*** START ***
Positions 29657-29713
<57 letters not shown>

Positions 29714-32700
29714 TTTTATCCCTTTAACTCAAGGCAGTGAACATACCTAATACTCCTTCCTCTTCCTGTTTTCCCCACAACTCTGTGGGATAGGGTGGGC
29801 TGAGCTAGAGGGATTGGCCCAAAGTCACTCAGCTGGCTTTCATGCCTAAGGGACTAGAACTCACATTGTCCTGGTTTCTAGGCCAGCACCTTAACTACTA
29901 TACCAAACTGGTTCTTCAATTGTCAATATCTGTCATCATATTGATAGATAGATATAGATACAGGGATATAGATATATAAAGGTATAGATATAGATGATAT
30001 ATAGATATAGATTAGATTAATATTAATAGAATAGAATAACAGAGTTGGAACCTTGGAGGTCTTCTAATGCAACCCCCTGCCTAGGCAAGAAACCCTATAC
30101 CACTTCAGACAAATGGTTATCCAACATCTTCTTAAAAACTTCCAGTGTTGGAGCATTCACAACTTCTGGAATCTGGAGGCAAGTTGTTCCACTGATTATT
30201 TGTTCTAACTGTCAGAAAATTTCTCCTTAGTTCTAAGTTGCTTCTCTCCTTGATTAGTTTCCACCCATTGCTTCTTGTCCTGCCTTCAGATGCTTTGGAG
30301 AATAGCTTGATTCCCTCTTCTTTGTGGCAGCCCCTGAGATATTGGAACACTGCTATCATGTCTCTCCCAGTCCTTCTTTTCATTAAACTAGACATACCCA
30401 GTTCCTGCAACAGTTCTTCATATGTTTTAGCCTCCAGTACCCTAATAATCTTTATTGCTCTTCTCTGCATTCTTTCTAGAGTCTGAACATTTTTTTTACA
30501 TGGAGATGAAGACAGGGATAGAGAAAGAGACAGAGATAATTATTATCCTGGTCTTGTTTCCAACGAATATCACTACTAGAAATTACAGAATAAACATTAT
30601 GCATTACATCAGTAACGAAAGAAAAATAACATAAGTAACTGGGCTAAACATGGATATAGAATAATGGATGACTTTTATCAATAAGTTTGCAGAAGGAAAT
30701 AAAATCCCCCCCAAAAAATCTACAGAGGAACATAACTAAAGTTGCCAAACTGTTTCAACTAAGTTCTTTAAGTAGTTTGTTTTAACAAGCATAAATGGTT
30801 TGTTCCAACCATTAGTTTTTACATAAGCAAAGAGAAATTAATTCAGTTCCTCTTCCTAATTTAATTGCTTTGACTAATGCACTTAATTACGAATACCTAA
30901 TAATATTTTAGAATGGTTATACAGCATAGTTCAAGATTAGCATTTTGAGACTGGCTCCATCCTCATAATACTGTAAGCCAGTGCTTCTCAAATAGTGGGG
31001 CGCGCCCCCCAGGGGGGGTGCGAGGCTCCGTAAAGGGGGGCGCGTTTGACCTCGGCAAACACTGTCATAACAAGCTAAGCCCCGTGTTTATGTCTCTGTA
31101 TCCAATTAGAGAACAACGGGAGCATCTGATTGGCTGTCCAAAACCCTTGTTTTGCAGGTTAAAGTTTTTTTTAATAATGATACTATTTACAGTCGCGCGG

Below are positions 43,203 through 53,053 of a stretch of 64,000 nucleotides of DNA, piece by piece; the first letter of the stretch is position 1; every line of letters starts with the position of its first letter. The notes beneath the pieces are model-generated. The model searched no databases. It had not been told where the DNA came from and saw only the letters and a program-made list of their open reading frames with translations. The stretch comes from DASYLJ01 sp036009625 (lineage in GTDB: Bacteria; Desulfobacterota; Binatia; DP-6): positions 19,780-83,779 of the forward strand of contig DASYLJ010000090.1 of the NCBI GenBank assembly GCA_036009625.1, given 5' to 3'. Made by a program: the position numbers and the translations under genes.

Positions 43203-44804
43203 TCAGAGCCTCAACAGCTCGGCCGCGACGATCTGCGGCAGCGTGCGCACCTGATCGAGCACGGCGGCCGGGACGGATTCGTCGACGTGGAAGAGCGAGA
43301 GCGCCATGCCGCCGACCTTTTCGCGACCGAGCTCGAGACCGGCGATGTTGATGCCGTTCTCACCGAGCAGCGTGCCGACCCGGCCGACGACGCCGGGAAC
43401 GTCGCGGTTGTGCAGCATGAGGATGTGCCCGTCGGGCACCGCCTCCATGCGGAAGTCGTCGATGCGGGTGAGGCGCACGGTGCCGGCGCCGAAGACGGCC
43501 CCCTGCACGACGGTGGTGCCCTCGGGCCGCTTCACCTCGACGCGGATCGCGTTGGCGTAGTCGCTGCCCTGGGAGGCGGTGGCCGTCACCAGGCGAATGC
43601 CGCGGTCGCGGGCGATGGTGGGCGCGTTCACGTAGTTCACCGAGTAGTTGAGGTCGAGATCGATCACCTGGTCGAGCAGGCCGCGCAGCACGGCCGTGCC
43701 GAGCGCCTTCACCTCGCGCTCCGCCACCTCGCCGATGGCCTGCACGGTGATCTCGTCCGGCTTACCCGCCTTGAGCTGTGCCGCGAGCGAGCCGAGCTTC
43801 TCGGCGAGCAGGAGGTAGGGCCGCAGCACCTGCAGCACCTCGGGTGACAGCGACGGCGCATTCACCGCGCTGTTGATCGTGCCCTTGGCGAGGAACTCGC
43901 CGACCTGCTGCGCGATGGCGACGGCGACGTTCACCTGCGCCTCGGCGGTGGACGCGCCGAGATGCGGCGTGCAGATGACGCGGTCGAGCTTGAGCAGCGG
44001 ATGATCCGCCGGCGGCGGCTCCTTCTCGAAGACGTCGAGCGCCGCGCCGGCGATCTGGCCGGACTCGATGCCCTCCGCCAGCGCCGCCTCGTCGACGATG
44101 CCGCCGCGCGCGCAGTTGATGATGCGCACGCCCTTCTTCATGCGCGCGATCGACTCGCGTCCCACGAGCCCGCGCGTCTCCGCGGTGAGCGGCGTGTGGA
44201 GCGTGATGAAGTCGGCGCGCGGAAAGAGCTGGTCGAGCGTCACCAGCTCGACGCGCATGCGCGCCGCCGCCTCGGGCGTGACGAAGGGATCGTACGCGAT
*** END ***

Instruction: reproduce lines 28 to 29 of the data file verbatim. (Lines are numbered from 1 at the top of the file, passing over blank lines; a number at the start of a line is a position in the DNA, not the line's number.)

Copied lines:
43901 CGACCTGCTGCGCGATGGCGACGGCGACGTTCACCTGCGCCTCGGCGGTGGACGCGCCGAGATGCGGCGTGCAGATGACGCGGTCGAGCTTGAGCAGCGG
44001 ATGATCCGCCGGCGGCGGCTCCTTCTCGAAGACGTCGAGCGCCGCGCCGGCGATCTGGCCGGACTCGATGCCCTCCGCCAGCGCCGCCTCGTCGACGATG